Compare any two graphics cards:
GeForce GTS 450 vs GeForce GTX 260
IntroThe GeForce GTS 450 features a GPU clock speed of 783 MHz, and the 512 MB of GDDR5 memory is set to run at 902 MHz through a 128-bit bus. It also is made up of 192 Stream Processors, 32 TAUs, and 16 ROPs.
Compare that to the GeForce GTX 260, which has a core clock frequency of 576 MHz and a GDDR3 memory speed of 999 MHz. It also features a 448-bit memory bus, and makes use of a 65 nm design. It is comprised of 192 SPUs, 64 Texture Address Units, and 28 ROPs.
(No game benchmarks for this combination yet.)
Power Usage and Theoretical Benchmarks
Power Consumption (Max TDP)
As far as performance goes, the GeForce GTX 260 should theoretically be quite a bit superior to the GeForce GTS 450 in general. (explain)
Texel RateThe GeForce GTX 260 should be quite a bit (about 47%) faster with regards to texture filtering than the GeForce GTS 450. (explain)
Pixel RateThe GeForce GTX 260 will be quite a bit (approximately 29%) better at FSAA than the GeForce GTS 450, and will be capable of handling higher screen resolutions while still performing well. (explain)
Please note that the above 'benchmarks' are all just theoretical - the results were calculated based on the card's specifications, and real-world performance may (and probably will) vary at least a bit.
Please note that the price comparisons are based on search keywords - sometimes it might show cards with very similar names that are not exactly the same as the one chosen in the comparison. We do try to filter out the wrong results as best we can, though.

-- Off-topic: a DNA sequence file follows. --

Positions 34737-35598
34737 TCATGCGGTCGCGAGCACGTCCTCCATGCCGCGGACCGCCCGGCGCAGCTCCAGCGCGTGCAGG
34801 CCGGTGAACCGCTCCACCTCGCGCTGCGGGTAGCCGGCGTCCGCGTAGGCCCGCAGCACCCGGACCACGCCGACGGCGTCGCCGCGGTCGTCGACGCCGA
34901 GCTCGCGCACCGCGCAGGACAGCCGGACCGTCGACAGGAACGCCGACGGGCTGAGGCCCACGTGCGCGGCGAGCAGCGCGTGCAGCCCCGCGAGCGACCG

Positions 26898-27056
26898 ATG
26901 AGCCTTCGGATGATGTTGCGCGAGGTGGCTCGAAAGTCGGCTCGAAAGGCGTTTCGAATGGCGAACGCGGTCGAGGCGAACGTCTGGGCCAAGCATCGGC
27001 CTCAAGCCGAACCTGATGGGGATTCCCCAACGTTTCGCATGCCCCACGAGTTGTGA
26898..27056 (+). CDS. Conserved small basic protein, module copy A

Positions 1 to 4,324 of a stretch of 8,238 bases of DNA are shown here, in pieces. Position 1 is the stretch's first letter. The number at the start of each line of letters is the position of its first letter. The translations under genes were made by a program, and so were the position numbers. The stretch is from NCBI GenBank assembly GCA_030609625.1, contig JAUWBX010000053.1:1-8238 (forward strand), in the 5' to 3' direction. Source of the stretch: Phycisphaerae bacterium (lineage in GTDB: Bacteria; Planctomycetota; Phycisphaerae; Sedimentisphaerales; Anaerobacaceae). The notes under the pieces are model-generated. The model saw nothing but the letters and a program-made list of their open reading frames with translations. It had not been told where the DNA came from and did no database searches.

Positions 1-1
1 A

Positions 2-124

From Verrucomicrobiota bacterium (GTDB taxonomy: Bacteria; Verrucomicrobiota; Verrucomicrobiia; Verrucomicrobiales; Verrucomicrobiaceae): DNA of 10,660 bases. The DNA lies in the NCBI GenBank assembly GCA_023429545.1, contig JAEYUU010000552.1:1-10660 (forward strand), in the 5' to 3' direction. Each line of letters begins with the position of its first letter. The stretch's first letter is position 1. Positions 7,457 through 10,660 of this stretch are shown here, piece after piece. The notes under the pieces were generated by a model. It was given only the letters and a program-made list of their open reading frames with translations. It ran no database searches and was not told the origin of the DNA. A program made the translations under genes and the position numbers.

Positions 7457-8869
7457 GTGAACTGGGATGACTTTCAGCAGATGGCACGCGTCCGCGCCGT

Memory Bandwidth: Memory bandwidth is the largest amount of data (measured in MB per second) that can be moved past the external memory interface within a second. The number is calculated by multiplying the card's bus width by the speed of its memory. In the case of DDR memory, it should be multiplied by 2 once again. If it uses DDR5, multiply by 4 instead. The higher the memory bandwidth, the better the card will be in general. It especially helps with AA, HDR and higher screen resolutions.
Texel Rate: Texel rate is the maximum number of texture map elements (texels) that can be processed in one second. This figure is worked out by multiplying the total number of texture units by the core speed of the chip. The better the texel rate, the better the video card will be at texture filtering (anisotropic filtering - AF). It is measured in millions of texels applied in one second.
Pixel Rate: Pixel rate is the maximum number of pixels that the graphics chip could possibly write to its local memory per second - measured in millions of pixels per second. The figure is calculated by multiplying the amount of ROPs by the the card's clock speed. ROPs (Raster Operations Pipelines - sometimes also referred to as Render Output Units) are responsible for outputting the pixels (image) to the screen. The actual pixel fill rate is also dependant on quite a few other factors, most notably the memory bandwidth - the lower the bandwidth is, the lower the ability to get to the maximum fill rate.